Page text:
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Neck Cancers

Deciding on a Treatment Plan

Before starting treatment, your doctor will make sure that the following steps are completed.

Preoperative Evaluation

  • A full history and physical examination
  • An evaluation by the members of a head and neck cancer team
  • A biopsy to confirm a diagnosis of cancer
  • Possibly, testing for HPV
  • Evaluation of the lungs to check for spread
  • Imaging of the primary tumor (if known) and the neck
  • Maybe a PET-CT for advanced cancers
  • Possible dental evaluation with or without jaw imaging
  • Nutrition, speech and maybe even a hearing evaluation
  • Preoperative medical clearance and optimization of medical conditions

Then your doctor will recommend a course of treatment for you, depending on a number of factors. As with all cancers in the head and neck, there are three general therapeutic options to consider, which may be used alone, together, or one after the other:

Treatment decisions for tumors in the neck require a discussion among all types of doctors involved in treating these types of cancers.

For metastatic tumors, you should read about the treatments for the primary tumor site.

Sarcoma

Sarcomas of the head and neck should be treated by a team of doctors in radiation, oncology and surgery. This team should have experience in dealing with these types of cancers. If the sarcoma is resectable, without causing major problems in function afterwards, there are two options for initial treatment:

 

  • For stage I disease, surgery should be first, and then radiation should be considered depending on findings during the surgery.
  • For stage II and III disease that can be resected, there are many different options that use different orders of the three main treatment types (surgery, radiation, chemotherapy). You should speak to your doctor about which they are recommending for you and why.
  • For unresectable disease (meaning it cannot be removed without causing you major problems), some combination of chemotherapy and radiation will be suggested. If some of the cancer remains and it is now possible to remove it, your doctor now might recommend surgery.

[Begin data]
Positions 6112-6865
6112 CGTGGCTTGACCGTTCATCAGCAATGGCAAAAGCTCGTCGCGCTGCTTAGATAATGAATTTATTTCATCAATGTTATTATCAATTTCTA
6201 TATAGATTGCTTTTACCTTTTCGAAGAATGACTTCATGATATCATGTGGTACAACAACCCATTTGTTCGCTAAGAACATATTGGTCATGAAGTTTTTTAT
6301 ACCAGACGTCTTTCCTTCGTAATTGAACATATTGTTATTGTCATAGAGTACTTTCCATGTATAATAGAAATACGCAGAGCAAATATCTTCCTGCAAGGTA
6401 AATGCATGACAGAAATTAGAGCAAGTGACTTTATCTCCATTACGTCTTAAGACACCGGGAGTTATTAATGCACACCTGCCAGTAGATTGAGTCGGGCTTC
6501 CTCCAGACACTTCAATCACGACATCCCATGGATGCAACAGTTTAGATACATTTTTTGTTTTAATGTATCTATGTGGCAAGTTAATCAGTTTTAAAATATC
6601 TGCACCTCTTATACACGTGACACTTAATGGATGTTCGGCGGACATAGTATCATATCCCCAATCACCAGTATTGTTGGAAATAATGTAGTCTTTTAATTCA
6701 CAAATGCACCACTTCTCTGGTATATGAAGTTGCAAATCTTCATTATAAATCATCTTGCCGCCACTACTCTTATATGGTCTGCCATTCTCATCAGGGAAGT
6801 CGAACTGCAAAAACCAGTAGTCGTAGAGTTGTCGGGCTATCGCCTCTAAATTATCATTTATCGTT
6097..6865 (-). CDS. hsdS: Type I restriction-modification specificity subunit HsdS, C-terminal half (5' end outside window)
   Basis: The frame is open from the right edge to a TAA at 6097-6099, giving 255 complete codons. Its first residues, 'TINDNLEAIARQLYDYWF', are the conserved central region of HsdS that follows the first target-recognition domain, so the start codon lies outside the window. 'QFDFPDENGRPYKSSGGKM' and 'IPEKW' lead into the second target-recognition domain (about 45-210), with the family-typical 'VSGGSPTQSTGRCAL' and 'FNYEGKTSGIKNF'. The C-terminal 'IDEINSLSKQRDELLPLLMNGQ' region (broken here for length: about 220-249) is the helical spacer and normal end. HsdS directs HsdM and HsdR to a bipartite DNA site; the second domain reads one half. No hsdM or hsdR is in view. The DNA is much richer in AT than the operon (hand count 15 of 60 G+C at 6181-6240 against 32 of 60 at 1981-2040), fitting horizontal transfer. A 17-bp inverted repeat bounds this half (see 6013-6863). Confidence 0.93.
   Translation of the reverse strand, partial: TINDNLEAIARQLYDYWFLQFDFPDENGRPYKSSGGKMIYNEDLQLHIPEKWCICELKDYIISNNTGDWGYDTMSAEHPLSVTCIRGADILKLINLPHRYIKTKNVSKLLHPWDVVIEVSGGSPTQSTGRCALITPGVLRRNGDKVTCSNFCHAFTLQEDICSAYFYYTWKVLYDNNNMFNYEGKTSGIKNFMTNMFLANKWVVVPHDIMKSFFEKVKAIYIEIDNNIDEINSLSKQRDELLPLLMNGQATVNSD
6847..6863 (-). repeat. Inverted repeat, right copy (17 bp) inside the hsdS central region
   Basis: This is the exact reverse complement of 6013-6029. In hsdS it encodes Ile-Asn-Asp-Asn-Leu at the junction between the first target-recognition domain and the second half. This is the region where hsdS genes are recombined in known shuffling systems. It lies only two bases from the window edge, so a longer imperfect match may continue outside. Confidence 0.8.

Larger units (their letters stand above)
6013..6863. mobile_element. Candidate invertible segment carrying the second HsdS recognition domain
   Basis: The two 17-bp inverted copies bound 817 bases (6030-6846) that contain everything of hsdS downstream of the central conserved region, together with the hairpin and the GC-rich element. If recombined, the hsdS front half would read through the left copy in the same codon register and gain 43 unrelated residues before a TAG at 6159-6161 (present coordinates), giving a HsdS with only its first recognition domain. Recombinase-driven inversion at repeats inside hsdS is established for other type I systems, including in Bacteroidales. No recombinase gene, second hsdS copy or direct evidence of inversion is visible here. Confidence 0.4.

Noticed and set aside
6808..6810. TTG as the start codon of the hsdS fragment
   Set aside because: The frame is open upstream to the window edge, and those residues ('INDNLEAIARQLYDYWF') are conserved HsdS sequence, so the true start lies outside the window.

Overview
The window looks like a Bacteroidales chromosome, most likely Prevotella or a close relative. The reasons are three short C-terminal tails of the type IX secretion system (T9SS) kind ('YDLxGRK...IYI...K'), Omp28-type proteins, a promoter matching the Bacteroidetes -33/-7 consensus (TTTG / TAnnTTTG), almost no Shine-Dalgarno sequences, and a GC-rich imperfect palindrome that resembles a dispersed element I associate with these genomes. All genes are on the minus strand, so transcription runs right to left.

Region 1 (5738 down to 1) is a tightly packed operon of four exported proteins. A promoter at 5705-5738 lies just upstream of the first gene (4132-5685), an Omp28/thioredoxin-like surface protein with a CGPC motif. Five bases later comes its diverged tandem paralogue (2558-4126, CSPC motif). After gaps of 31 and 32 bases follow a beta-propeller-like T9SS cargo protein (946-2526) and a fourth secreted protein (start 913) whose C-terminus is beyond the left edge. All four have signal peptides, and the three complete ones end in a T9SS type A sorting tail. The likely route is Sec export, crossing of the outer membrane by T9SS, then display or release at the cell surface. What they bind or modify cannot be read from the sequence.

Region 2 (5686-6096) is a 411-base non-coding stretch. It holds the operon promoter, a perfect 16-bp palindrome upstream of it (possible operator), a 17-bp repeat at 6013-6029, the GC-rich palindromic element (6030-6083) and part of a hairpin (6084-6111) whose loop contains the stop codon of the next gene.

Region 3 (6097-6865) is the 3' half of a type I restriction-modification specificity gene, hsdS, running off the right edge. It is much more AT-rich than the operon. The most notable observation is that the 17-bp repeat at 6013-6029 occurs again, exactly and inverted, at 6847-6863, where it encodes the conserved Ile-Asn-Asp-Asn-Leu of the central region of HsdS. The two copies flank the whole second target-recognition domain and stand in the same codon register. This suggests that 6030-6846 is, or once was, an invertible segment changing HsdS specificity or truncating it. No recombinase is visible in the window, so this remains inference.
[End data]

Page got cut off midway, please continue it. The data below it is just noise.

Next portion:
Lymphoma

For lymphoma, radiation can be used in select cases; but generally, chemotherapy is the main therapy. Surgery plays very little role in the treatment of lymphoma, except to help with biopsies. You should be treated by a team of doctors experienced in dealing with lymphoma since the exact treatment regimens can get very complex, particularly since there are so many different types of lymphomas. It is important that a specialized pathologist analyze the tissue to determine the exact type of lymphoma before you start any treatment.

 

References

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2 Fletcher CDM, Rydholm A, Singer S, Sundaram M, Coindre JM. Soft Tissue Tumours. In: Barnes EL, Eveson JW, Reichart P, Sidransky D, editors. World Health Organization classification of tumours: pathology & genetics WHO Classification. Lyon: IARCPress; 2005.

3 Zhang MQ, El-Mofty SK, Dávila RM. Detection of human papillomavirus-related squamous cell carcinoma cytologically and by in situ hybridization in fine-needle aspiration biopsies of cervical metastasis: a tool for identifying the site of an occult head and neck primary. Cancer. 2008;114(2):118-23.

4 Cunningham MJ, Myers EN, Bluestone CD. Malignant tumors of the head and neck in children – a 20 year review. International Journal of Pediatric Otorhinolaryngology. 1987;(13)3:279-292.

5 Edge SB, et al. The AJCC Cancer Staging Manual – Seventh Edition. American Joint Committee on Cancer 2010. Page 611.